1. Understand the Examination

To start off, do not panic. Having a clear understanding of what exactly needs to be done helps the candidate in focusing on creating achievable goals. If the candidate has direction, he or she will be able to attempt and pass the examination with confidence.

The passing score is 360 out of 500. Many candidates fall into the trap of trying to perfect one study unit and spend all their time on it, eventually losing out on the time to cover other units. Candidates should aim for “smart-studying”: set a target score of 80-85% in the practice test. Furthermore, although the candidate should cover all the units while preparing, it is alright if he or she is not confident with all of them but is confident with about 80-85% of the syllabus.

2. Choice of Study Tools

It is essential to pick the right kind of study tools and material while preparing for the examination; those which suit the candidate’s learning style, rather than what others recommend and speak highly of.

It is advised to go over the list of all the study materials, take free trials for the ones candidates like, go through its pedagogy for a few days, and finally settle on one and start studying. It is recommended to get the latest version of the study material so as not lose out because of outdated content if the candidate’s budget permits.

3. Stick to a Doable Study Plan

Candidates are advised to make a study plan which they can stick to and stay organised during the preparation period. A good plan is one in which the candidate can cover the entire syllabus. CMAexcel and Gleim & Wiley are great interactive tools to help candidates make a study plan.

4. Time Management During Prep

Trying to cover the syllabus by studying for 5 hours a day, every day for 3 weeks is a bad idea. Instead, it is advised that candidates utilise the study period properly and study for 10 hours a week, for 2 months. Although every candidate has different ways of studying, a morning session for study with a fresh mind is better than a late-night session that involves cramming.

5. Experience Real Testing Environment

It will be easier and more comfortable for the candidates if they experience a real testing environment. They may practice with the question bank given online, as the actual examination is completely computer-based. They may also study in a quiet, isolate space at home or at work or any other suitable place.

6. Clean Desk

Having a clean desk to study is essential for focus. A decluttered table with no distractions enables the candidate to concentrate better.

7. Limit Emails and Social Media

Ignoring emails and social media altogether is not practical during the study period. However, the candidate may limit the time he or she spends on these things. Self-discipline is key while checking emails and social media, and it goes a long way during the preparatory period.

8. Goal-Based Prioritisation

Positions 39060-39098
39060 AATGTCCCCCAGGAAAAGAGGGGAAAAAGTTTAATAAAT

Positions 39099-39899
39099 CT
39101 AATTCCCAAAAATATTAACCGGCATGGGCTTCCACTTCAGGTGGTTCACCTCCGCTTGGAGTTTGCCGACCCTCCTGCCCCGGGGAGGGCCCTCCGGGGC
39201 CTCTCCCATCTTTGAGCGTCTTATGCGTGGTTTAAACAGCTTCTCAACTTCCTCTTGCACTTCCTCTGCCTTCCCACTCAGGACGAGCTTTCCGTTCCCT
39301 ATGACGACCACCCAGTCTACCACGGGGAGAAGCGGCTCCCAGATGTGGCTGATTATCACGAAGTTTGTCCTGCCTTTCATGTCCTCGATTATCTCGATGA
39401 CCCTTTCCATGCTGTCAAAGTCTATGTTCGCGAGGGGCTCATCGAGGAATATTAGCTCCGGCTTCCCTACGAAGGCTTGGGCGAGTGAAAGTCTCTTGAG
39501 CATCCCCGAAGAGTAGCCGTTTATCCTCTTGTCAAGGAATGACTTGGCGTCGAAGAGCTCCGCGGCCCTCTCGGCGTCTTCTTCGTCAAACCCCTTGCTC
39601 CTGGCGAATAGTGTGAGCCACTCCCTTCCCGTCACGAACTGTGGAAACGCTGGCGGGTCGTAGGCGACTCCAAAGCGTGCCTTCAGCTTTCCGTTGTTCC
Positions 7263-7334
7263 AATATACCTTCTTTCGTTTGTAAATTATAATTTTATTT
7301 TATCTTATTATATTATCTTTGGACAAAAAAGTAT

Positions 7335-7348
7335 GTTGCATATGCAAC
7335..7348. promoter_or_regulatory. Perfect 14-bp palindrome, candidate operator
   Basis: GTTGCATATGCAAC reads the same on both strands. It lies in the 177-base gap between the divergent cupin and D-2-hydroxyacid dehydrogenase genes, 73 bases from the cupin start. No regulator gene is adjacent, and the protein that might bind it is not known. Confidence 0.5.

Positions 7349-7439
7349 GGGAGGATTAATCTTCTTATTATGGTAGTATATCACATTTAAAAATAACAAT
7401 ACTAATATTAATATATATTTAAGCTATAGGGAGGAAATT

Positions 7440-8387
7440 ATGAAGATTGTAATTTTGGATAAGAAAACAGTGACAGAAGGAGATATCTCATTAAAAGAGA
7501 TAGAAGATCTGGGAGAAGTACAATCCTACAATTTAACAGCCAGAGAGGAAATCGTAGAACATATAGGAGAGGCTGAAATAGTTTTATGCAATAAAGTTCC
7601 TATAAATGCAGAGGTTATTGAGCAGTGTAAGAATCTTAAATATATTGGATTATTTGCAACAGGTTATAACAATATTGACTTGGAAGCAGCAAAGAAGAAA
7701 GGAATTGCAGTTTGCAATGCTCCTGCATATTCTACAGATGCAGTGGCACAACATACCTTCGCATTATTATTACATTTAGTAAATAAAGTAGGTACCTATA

Whatever activity the candidate performs apart from studying, he or she should consider the long-term effects of that activity on his or her life and career. During a period that is crucial for the candidate’s future, it is important to weigh the benefits and otherwise of productive and unproductive activities.

9. Sleep is Important

Getting adequate rest and sleep is very important. Do not cut back on the resting time and forcefully study, trying to cram the study materials, it will most likely backfire and ruin the following days of your study. However, if the candidate feels lazy to come out of bed even after waking up, he or she may place the alarm clock or a snack that is ready to eat at the opposite end of the room. Adjusting to the new discipline would take some time but works wonders.

10. Best Use of Idle Time

Candidates may continue to study even in their idle time such as long commutes and such, making use of study material available on mobile devices, audiobooks, videos, and apps. Apart from mobile devices, candidates can make use of old-school handwritten flashcards.

11. Seek and Accept Help

It is completely alright for the candidate to seek help if needed. The candidate’s parents, (older) children, brother, sister, husband, wife, and other relatives and friends, including neighbours and colleagues, would be more than happy to help the candidate prepare for the examination in whatever capacity they can.

12. Combine Time for Study and Family

Candidates should be smart and find out creative ways to study even when they are spending time with their family, such as taking flashcards when your children are playing in the park.

13. Keeping the Brain Engaged

Just reading the textbook over long periods of time is mind-numbing and hampers the retention capacity of the candidate. Instead of getting stuck in the rut of reading long paragraphs, candidates can switch up to another method of learning, such as writing short notes along the margin, highlighting the important stuff other than the text that is already highlighted by the author, making handwritten flashcards, or summarising the topic after reading the textbook, watching the video, or listening to the audiobook.

Changing the pattern of information intake helps the brain to recharge and retain more content.

14. Concepts, Definitions, and Terms

In an examination like the CMA where 75% of the questions are multiple-choice, the examiners often test the candidates on basic and fundamental concepts, definitions, and terms. Thus, it is essential that a candidate is thorough with the key definitions and terms before the examination.

15. Memorise the Concepts, Not the Mnemonics

Review courses for the CMA contain numerous mnemonics, patterns, and associations. Although mnemonics are helpful, candidates make the mistake of memorising these associations rather than learning the concept behind them itself. This does more harm than good and could affect the performance in the examination. Furthermore, attempting all the practice questions without having a grasp of the concept behind each one of them is not good.